Wednesday, 8 March 2017

International Women's Day in Reading, 8 March 2017

The RTUC banner heads the
Women's Day march through Buttermarket
Reading Trades Union Council played a leading role in organising and partaking in International Women's Day - 2017's event being possibly the most popular ever staged in the town.
The length of the march as it passed through Broad Street
The leading light in the arrangements was RTUC's vice president, Nada Al Sanjari, who organised a strong field of speakers, a band and plotted the route.
Starting at the Spanish Civil War Monument in Forbury Gardens, a procession of around 200 people - women, children and men - paraded down Broad Street, up Friar Street, and assembled outside the Town Hall on the edge of Market Place. Following music by The Retreat Singers - a Reading band founded many years ago on Women's Day - Nada introduced the speakers.
Jan Bastable (Unite/RTUC)
addresses the rally
From the RTUC, Jan Bastable spoke, also representing Unite the Union in her role as regional vice secretary and women's committee vice secretary. Jan noted that women make up more than half the members of trade union and urged as many people as possible to join trade unions to help defend rights at work and social services and the NHS in the local community. She promoted the activities of the Reading Trades Union Council and welcomed trade unionists to attend its meetings and to affiliate their branches to the RTUC.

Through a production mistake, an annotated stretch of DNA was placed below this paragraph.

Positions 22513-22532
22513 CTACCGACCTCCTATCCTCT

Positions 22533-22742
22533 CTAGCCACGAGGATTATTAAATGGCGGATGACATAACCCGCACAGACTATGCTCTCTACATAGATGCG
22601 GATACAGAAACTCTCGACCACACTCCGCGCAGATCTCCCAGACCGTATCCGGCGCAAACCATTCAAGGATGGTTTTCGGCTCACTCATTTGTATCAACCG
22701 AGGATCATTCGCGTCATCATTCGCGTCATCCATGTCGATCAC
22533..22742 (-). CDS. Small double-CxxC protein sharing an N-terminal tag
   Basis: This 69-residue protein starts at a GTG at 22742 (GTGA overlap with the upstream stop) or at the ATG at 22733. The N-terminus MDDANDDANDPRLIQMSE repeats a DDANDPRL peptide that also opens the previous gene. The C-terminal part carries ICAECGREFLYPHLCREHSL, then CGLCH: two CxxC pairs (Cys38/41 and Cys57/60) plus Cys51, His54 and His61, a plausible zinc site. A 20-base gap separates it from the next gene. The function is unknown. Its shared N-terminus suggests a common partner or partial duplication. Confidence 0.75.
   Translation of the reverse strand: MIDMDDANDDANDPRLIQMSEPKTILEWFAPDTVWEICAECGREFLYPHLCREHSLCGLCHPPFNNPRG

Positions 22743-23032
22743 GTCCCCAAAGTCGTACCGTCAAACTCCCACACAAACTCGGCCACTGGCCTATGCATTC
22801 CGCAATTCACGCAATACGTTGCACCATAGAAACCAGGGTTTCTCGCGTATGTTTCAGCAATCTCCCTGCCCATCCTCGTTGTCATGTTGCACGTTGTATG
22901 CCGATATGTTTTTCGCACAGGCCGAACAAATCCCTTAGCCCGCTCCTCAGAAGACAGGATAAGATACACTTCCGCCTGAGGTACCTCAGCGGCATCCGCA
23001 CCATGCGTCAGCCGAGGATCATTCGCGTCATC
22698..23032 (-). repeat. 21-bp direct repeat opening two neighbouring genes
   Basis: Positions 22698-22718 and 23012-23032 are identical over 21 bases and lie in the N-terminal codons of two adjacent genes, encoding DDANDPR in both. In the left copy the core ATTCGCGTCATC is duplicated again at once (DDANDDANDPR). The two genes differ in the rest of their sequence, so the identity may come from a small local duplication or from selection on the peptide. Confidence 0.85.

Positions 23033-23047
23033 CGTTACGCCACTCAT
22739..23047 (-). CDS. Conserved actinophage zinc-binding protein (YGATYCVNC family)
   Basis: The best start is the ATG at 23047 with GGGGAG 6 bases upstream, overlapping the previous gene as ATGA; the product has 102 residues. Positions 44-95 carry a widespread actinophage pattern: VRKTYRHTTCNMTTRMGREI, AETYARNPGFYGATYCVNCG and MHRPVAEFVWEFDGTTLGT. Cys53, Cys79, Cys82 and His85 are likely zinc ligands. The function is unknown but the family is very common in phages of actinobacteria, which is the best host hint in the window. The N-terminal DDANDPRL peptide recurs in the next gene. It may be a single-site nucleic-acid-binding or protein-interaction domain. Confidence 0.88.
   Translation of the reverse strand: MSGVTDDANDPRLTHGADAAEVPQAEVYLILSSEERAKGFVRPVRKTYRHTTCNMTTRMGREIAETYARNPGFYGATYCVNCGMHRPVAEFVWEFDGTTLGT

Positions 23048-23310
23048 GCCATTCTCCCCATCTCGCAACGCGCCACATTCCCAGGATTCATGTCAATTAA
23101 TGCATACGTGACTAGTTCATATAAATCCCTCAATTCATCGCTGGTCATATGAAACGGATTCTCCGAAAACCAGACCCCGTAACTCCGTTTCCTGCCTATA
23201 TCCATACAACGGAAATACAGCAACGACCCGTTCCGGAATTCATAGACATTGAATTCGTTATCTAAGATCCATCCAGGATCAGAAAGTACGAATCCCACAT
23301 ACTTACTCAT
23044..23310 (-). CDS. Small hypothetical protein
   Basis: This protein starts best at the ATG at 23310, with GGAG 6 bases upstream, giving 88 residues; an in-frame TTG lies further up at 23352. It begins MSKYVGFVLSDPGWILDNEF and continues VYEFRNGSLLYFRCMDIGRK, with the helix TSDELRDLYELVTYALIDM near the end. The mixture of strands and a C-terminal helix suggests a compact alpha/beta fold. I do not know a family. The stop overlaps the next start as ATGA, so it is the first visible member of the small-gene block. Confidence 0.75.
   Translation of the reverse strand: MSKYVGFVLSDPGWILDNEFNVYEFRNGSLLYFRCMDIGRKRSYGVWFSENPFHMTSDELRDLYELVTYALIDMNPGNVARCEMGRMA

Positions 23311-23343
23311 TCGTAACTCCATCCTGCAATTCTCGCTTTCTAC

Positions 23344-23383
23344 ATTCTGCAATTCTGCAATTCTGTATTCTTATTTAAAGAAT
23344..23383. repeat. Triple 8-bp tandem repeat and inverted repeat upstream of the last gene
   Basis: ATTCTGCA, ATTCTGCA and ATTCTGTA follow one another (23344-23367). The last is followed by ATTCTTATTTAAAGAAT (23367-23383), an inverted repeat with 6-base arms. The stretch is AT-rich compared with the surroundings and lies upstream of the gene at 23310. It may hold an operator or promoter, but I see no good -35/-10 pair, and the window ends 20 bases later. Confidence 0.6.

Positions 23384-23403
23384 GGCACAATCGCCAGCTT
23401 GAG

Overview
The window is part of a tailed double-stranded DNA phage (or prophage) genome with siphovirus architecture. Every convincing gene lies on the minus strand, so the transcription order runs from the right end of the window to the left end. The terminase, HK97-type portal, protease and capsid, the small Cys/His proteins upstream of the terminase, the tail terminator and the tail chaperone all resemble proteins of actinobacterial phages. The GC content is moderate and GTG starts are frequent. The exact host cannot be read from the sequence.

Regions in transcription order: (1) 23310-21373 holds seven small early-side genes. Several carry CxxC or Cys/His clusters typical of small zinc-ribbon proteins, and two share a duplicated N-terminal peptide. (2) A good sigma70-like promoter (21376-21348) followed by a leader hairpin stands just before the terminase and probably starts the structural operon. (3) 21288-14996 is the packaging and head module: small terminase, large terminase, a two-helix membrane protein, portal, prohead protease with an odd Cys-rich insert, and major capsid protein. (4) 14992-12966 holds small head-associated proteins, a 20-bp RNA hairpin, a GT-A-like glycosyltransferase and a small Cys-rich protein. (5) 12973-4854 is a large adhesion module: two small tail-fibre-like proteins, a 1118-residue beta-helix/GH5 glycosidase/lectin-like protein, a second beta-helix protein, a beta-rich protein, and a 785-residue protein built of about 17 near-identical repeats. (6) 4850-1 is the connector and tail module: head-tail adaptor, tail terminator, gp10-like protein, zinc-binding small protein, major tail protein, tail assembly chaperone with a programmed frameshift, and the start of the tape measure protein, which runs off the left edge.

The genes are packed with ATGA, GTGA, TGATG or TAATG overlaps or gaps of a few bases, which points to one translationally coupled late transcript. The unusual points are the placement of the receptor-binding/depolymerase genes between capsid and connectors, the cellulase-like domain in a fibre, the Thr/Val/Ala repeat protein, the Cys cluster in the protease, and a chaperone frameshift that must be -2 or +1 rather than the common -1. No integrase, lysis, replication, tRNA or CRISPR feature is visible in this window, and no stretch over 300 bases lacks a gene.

Ray Parkes addresses the rally
Another RTUC speaker was Ray Parkes, a member of Unite Community and an activist in Reading's labour movement for 50 years. Ray commended the organisation of and attendance at the 2017 International Women's Day march, calling it the largest such event in Reading's history. Ray spoke of the strong women who have influenced his political development, from his family to such historical figures as Rosa Luxemburg and Clara Zetkin - the founder of International Women's Day. He thanked Nada for her enthusiasm and successful organising abilities and hoped the event would become an annual fixture in Reading's calendar.
Nada Al Sanjani
addresses the rally
To wind up the event, Nada spoke, giving a very personal account of her move from Iraq to the United Kingdom and the impact which British foregn policy in the Middle East has had on the local populations, especially women - splitting families, creating refugees and exiles, and of course killing vast numbers of people. Nada thanked all the speakers and the attendees and looked forward to an even larger scale gathering in a years time.

Nada winds up Reading's 2017
International Women's Day march